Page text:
While my spoiler-free review of Star Wars: The Force Awakens covered most of what I wanted to say about the film, it didn’t cover everything. The general feeling towards the film remains true, but the details were left out for obvious reasons.
Given that it’s on track to become one of the biggest films of all time, I wanted to offer a little more detail on my views. To do that, I’ll have to go in to some spoilers. If you’re looking for the spoiler-free review, click here. Otherwise, I’ll presume you’ve already seen the film and don’t care about finding out plot points.
Otherwise, everything after this gif of a dog on a slide will include spoilers.
So, how about that new Star Wars film, huh?
I’ll start with the plot, as that seems to be the main bone of contention anyone has with the film. Basically, it’s A New Hope. There is a thin line between homage and stealing, and I appreciate this film runs that line pretty closely. Personally, I’m okay with it, but I can understand why people might not be. On realising they were essentially using the Death Star Part III I was a little underwhelmed, but I came around to it as we moved on. Had the character-work been weaker, I might have been less forgiving.
But let’s face it, if you’re reading a review that includes spoilers, you want to hear about Han Solo. After years of hating the character, and wanting him to be killed off in Return of the Jedi, Harrison Ford finally got his wish.
It’s a shame that Ford doesn’t like Star Wars more than he does, because he’s so perfect for it. Maybe it’s because he knew this would be his last outing, but he seemed to enjoy it so damn much. Between playing Han Solo and Indiana Jones, two of my absolute favourite characters ever committed to film, it gave me a real warm feeling to see him back in his element. He looked like he was having a fantastic time, and it was easily the best I’ve seen him in… I don’t even know. A long time.
One criticism I heard was that he should have gone out in a blaze of glory, but I totally disagree. If there was just a firefight and he caught a laser bullet it would have felt slightly hollow. Instead, they sacrificed possibly the most loved Star Wars character in order to build the next big villain. It was a necessary sacrifice, and the hand-to-hand, close nature of it made it much more meaningful. Han Solo died so the series could live. You can’t argue with the decision to do that.
The result is that Adam Driver’s Kylo Ren is now the antagonist we need for the rest of the series. With something of a hatred for Girls (I just don’t think it’s funny), I’ve never really bought in to Driver, but he’s great in this. I know I’m generally a bit biased towards the bad guys, but as stated in my Spectre review, a protagonist is only as good as the antagonist. In this case, he’s marvellous. It’s a brave decision to go with a person who isn’t evil for the sake of it, but it totally works. He’s a spoiled, petulant child, a fan-boy of the Dark Side who isn’t Darth Vader, no matter how much he might want to be. He’s also prone to bouts of temper that he can’t control, which made his lightsaber freak out so awesome. He’s entitled, and angry at perceived wrongings from his childhood. All of this makes him compelling.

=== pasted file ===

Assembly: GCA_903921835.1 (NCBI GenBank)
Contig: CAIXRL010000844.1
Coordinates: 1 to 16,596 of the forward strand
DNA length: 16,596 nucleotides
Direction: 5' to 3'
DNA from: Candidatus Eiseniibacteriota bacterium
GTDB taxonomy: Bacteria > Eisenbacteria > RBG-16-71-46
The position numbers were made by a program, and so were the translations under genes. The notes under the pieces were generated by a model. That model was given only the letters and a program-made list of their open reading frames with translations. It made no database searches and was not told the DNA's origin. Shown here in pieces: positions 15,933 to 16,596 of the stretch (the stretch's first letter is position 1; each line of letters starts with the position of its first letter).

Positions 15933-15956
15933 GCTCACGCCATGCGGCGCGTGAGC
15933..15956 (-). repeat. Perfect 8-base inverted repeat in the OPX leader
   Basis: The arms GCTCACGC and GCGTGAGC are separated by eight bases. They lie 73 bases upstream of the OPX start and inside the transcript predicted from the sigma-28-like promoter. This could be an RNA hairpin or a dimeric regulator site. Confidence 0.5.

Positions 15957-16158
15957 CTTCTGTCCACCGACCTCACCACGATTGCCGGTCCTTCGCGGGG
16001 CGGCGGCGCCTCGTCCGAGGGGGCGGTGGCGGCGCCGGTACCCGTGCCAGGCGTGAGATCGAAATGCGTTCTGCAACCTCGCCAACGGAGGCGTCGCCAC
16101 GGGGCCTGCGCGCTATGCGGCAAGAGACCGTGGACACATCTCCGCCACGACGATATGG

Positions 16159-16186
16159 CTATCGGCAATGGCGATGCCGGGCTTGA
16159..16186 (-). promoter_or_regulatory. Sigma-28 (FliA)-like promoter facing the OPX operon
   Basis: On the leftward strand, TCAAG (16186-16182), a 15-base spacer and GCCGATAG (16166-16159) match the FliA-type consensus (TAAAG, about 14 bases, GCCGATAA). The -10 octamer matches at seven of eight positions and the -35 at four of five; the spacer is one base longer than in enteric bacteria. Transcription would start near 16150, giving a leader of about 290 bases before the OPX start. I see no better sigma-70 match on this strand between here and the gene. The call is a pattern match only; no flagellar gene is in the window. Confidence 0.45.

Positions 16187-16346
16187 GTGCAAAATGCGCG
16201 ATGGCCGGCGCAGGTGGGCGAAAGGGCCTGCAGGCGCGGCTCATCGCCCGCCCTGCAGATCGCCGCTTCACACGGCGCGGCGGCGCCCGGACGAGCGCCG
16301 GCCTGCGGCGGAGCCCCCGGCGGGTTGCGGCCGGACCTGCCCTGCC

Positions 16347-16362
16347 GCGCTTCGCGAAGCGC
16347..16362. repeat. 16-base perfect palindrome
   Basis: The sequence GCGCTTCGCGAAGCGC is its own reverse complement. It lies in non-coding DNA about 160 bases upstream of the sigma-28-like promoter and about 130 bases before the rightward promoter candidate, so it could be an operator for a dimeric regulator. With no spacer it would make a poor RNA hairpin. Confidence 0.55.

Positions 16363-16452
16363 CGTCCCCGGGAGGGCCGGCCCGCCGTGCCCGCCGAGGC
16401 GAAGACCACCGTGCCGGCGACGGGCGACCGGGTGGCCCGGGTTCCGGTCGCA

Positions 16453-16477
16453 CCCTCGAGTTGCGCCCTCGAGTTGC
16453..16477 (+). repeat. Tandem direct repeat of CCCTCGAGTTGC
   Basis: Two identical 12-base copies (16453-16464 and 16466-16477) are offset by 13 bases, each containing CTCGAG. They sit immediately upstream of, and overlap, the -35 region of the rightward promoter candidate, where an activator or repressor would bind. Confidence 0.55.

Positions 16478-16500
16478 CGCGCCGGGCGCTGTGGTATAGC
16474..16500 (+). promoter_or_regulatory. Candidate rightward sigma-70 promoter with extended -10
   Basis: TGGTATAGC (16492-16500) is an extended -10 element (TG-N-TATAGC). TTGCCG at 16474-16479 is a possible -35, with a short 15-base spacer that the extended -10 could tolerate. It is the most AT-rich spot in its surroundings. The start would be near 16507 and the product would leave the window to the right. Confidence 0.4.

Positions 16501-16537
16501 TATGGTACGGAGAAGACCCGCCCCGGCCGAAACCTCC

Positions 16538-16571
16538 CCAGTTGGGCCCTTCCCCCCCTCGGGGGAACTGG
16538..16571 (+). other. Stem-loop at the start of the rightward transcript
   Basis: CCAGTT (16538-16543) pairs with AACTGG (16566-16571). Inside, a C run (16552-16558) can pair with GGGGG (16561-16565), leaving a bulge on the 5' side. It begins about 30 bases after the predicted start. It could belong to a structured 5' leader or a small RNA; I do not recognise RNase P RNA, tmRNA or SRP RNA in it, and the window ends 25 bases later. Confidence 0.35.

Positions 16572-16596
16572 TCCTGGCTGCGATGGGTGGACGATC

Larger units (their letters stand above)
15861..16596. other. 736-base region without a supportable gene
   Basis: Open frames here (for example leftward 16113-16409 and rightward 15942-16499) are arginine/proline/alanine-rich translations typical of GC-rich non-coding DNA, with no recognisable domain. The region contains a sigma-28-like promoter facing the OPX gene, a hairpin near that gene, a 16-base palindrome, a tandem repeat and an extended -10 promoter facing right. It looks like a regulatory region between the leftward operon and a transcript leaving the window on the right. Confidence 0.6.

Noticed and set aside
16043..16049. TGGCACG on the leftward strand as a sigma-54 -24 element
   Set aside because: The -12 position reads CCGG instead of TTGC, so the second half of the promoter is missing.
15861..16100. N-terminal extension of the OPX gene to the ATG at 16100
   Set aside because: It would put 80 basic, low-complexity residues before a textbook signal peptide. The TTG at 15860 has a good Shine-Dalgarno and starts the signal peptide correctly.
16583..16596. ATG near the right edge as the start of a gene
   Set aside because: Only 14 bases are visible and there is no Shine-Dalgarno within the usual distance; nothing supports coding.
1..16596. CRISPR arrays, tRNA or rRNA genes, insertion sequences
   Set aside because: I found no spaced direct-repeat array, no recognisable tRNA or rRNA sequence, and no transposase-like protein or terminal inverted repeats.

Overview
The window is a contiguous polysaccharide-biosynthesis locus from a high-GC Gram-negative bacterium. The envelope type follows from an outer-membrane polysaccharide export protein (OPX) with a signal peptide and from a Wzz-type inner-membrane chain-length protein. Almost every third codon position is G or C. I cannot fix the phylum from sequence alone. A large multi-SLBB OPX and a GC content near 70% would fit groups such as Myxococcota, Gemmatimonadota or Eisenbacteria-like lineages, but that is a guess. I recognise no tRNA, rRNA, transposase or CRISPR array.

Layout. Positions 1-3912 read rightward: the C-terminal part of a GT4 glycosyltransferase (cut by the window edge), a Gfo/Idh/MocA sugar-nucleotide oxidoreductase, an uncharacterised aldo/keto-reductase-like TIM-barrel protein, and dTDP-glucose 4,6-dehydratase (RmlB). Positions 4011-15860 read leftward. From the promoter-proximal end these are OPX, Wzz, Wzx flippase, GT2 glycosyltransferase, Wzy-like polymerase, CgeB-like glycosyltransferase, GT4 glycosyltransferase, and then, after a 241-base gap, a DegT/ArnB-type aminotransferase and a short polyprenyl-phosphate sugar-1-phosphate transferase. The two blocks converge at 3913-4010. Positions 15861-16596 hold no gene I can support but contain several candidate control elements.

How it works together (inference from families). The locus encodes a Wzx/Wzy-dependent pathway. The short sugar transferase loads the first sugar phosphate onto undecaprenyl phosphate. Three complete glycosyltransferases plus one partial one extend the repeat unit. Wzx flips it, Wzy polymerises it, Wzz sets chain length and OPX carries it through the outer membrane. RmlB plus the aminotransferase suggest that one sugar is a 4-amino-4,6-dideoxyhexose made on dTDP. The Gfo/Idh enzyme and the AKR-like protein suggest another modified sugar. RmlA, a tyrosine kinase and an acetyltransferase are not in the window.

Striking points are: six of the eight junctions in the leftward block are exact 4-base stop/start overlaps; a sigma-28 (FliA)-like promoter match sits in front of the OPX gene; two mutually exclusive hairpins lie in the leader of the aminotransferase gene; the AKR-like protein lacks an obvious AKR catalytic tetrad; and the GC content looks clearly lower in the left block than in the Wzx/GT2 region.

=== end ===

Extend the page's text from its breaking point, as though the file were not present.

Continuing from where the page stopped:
In essence, the entire new cast is pretty fantastic. I’d have liked to have seen more of Oscar Isaac’s Poe, but I can find no faults in Daisy Ridley and John Boyega. They’re the characters that the trilogy needed, and I have no qualms about resting the series on their shoulders.
One of the great things about this cast is the way they handled the diversity. As with all things along those lines, the fact that it was played totally straight was what made it work. Had Rey been confronted with “wow, you’re pretty good for a girl” kind of talk, it would have diminished the point. Instead, one lead is a female, the other is black, and they get on with it like it’s no big deal. You know why? Because it isn’t.
There was one reviewer, however, who put forward the argument (which I can no longer find to link) that now-a-days you can’t have a strong female character without a weak male character. The implicit argument goes that we have gone too far the other way, and this film panders to women while belittling men. This is nonsense, for three main reasons:
- I think we can let women have this one thing, given how male-dominated the other six films have been (remember Padme going from a Queen, to a Senator, to a housewife in the prequels?)
- It’s not even true that Finn is weak. He’s well-rounded, and he’s scared for a reason. He knows he’s in over his head, but he tries to fight back anyway because it’s the right thing to do. Even though horribly under-qualified and petrified, he still duels with a Sith in a lighsaber battle. If anything, that makes him even more of a bad-ass in my eyes.
- If Boyega played Rey and Ridley played Finn, would you think Finn was weak? Of course not. You’d think Finn was pretty cool for trying at all, which promotes that character above the stereotypical damsel in distress. The character is only seen as weak because it’s played by a man.
I don’t want to turn this review in to feminist rantings, because that’s really not what this is about. But the fact that the gender balance has been re-addressed is a very cool thing. I can just imagine young children, both boys and girls, looking up to this film and seeing pretty awesome role models. That has it’s own worth in the series, without even considering that this is a great film.
And it really is.
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